Chapter 4

Bacterial Resistance Mechanisms and Inhibitors of Multidrug Efflux Pumps Belonging to the Major Facilitator Superfamily of Solute Transport Systems

Manuel F. Varela, Jody L. Andersen, K.C. Ranjana, Sanath Kumar, Leslie M. Sanford and Alberto J. Hernandez

Abstract

Multidrug resistant pathogenic bacteria pose a serious public health concern as their recalcitrant nature enhances treatment failure of infectious diseases. Several molecular mechanisms are responsible for multidrug resistance in bacteria. A major antibacterial resistance mechanism involves active drug efflux, grouped into transporter superfamilies. Of these, the major facilitator superfamily harbors clinically important drug and multidrug efflux pumps and constitutes a large number of transporters that share similarities in protein sequences, three-dimensional protein structures, energy modes, and evolutionary origin. Multidrug efflux pumps of the major facilitator superfamily in bacterial pathogens compromise the efficacy of infectious disease treatments. Thus, inhibition of these antibacterial efflux pumps is critical in order to circumvent drug resistance and potentially restore the clinical utility of infectious disease chemotherapy. This chapter summarizes bacterial resistance systems and multidrug efflux pumps from the major facilitator superfamily and the nature of efflux pump inhibitors.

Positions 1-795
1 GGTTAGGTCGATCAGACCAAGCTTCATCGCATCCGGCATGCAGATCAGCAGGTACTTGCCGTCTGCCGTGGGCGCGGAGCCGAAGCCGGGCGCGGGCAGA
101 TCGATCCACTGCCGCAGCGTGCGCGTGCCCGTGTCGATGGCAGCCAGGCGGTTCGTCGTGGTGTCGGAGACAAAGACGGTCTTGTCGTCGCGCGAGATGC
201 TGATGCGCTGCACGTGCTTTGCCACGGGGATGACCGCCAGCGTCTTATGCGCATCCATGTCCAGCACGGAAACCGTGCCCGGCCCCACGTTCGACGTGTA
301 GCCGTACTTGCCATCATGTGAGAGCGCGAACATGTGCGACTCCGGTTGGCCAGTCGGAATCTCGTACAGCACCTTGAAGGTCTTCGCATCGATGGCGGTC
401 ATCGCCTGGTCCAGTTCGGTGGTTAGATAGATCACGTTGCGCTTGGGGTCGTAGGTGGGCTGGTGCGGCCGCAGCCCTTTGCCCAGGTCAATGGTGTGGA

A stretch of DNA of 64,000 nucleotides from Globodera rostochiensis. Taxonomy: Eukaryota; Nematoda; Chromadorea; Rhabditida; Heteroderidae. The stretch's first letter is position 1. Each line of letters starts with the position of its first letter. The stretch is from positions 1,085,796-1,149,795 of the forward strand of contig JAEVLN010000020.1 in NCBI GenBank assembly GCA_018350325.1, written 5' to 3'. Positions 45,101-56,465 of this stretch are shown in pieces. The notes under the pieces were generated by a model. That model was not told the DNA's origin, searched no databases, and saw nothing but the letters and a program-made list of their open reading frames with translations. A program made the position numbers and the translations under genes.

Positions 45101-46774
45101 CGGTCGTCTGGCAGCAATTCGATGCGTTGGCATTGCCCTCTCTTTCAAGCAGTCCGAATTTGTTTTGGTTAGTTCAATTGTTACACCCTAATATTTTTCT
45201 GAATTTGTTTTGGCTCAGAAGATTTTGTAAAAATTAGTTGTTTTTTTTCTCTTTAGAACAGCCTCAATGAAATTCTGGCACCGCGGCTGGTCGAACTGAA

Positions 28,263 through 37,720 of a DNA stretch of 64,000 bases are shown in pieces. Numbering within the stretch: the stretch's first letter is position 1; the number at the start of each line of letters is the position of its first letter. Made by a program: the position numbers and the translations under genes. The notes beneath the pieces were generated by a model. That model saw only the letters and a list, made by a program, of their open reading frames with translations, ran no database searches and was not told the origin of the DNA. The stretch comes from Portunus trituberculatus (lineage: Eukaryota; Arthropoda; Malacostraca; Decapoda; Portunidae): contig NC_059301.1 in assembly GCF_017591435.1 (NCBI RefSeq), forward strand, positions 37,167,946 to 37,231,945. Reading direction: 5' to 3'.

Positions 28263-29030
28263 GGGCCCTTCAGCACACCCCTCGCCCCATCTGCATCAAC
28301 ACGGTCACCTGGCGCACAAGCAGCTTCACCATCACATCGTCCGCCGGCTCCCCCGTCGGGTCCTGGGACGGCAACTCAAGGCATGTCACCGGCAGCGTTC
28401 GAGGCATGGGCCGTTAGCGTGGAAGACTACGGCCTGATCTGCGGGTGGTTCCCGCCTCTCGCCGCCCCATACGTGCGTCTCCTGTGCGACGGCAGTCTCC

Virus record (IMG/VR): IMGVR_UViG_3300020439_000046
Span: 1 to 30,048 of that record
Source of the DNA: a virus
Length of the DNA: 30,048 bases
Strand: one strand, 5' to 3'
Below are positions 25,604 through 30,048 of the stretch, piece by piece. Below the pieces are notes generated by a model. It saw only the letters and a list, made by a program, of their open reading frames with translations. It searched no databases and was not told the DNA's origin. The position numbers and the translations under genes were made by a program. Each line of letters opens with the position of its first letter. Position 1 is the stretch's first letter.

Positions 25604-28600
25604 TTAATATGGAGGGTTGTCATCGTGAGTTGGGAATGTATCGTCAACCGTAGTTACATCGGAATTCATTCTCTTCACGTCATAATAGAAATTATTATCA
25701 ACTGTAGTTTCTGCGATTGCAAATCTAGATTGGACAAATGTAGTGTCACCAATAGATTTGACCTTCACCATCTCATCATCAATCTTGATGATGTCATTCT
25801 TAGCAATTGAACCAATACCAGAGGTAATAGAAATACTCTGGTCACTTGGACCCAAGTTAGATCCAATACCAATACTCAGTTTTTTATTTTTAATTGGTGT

Total Pages: 109-131 (23)

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